Elementary physics in a single molecule

July 25, 2013

A team of physicists has succeeded in performing an extraordinary experiment: They demonstrated how magnetism that generally manifests itself by a force between two magnetized objects acts within a single molecule. This discovery is of high significance to fundamental research and provides scientists with a new tool to better understand magnetism as an elementary phenomenon of physics. The researchers published their results in the latest issue of Nature Nanotechnology.

The smallest unit of a magnet is the magnetic moment of a single atom or ion. If two of these magnetic moments are coupled, two options result: Either the magnetic moments add up to a stronger moment or they compensate each other and magnetism disappears. From the point of view, this is referred to as a triplet or singlet. A team of researchers around Professor Mario Ruben from Karlsruhe Institute of Technology and Professor Heiko B. Weber from the Friedrich-Alexander-Universität Erlangen-Nürnberg now wanted to find out whether the magnetism of a pair of magnetic moments can be measured electrically in a single molecule.

For this purpose, the team headed by Mario Ruben used a customized molecule of two for the experiment. At Erlangen, Heiko B. Weber and his team studied the molecule in a so-called single-molecule junction. This means that two metal electrodes are arranged very closely to each other, such that the molecule of about 2 nm in length is kept stable between these electrodes for many days, while current through the junction can be measured. This experimental setup was then exposed to various, down to very deep, temperatures.

The scientists found that magnetism can be measured in this way. The state in the molecule became visible as Kondo anomaly. This is an effect that makes electric resistance shrink towards deep temperatures. It occurs only when magnetism is active and, hence, may be used as evidence. At the same time, the researchers succeeded in switching this Kondo effect on and off via the applied voltage. A precise theoretical analysis by the group of Assistant Professor Karin Fink from Karlsruhe Institute of Technology determines the various complex quantum states of the cobalt ion pair in more detail. Hence, the researchers succeeded in reproducing elementary physics in a single molecule.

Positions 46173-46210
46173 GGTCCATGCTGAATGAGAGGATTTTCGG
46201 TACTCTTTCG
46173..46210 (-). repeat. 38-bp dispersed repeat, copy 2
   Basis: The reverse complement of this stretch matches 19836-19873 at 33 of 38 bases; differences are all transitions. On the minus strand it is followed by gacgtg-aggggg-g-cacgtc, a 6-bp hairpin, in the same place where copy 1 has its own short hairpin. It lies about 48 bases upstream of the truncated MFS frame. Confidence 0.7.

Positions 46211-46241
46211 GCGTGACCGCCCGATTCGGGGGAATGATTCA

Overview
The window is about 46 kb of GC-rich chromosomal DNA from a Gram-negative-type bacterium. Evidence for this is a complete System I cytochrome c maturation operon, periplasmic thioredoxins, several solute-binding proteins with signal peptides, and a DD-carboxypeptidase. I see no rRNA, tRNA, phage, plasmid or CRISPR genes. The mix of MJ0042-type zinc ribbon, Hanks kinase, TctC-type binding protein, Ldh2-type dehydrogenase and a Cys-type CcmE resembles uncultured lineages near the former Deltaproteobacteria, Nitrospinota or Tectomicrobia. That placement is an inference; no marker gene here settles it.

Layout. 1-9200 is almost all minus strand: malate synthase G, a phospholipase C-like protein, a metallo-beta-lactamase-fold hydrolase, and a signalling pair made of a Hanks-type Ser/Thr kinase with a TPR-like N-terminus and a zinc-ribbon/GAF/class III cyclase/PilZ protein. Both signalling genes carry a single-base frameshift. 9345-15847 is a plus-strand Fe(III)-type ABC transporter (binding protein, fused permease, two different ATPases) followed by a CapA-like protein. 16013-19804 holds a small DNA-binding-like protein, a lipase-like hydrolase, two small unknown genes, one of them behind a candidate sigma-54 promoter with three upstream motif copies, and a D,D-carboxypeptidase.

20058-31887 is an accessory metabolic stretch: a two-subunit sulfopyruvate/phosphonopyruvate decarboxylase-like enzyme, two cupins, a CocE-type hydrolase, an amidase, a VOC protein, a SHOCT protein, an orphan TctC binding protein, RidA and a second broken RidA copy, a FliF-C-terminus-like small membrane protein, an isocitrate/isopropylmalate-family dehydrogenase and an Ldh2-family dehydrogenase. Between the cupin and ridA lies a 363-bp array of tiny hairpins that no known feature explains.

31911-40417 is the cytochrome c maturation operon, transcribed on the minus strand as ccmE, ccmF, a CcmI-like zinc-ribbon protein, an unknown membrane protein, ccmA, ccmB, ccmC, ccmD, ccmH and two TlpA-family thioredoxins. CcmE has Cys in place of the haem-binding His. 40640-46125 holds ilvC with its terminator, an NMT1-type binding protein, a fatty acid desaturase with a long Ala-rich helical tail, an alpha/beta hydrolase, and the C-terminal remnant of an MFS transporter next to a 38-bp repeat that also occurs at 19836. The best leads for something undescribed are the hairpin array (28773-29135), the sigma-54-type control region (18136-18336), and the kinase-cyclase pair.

Explore further: Observation, electric current control of a local spin in a single-molecule magnet

More information: Nature Nanotechnology doi: 10.1038/nnano.2013.133

Related Stories

Nature: Electronic read-out of quantum bits

August 16, 2012

Quantum computers promise to reach computation speeds far beyond that of today's computers. As they would use quantum effects, however, they would also be susceptible to external interferences. Information flow into and out ...

Penetrating the quantum nature of magnetism

June 17, 2013

Antiferromagnets are materials that lose their apparent magnetic properties when cooled down close to absolute zero temperature. Different to conventional magnets, which can be described with classical physics even at the ...

The ferromagnetic Kondo effect

July 24, 2013

A group of physicists that includes scientists of the International School for Advanced Studies (SISSA) of Trieste have shown how to obtain a particular case of a physical effect – so far never observed in reality – whose ...

Recommended for you

New device converts DC electric field to terahertz radiation

August 4, 2015

Terahertz radiation, the no-man's land of the electromagnetic spectrum, has long stymied researchers. Optical technologies can finagle light in the shorter-wavelength visible and infrared range, while electromagnetic techniques ...

The resplendent inflexibility of the rainbow

August 4, 2015

Children often ask simple questions that make you wonder if you really understand your subject. An young acquaintance of mine named Collin wondered why the colors of the rainbow were always in the same order—red, orange, ...

Magnetism at nanoscale

August 3, 2015

As the demand grows for ever smaller, smarter electronics, so does the demand for understanding materials' behavior at ever smaller scales. Physicists at the U.S. Department of Energy's Ames Laboratory are building a unique ...

Study calculates the speed of ice formation

August 3, 2015

Researchers at Princeton University have for the first time directly calculated the rate at which water crystallizes into ice in a realistic computer model of water molecules. The simulations, which were carried out on supercomputers, ...

0 comments

Please sign in to add a comment. Registration is free, and takes less than a minute. Read more

Click here to reset your password.
Sign in to get notified via email when new comments are made.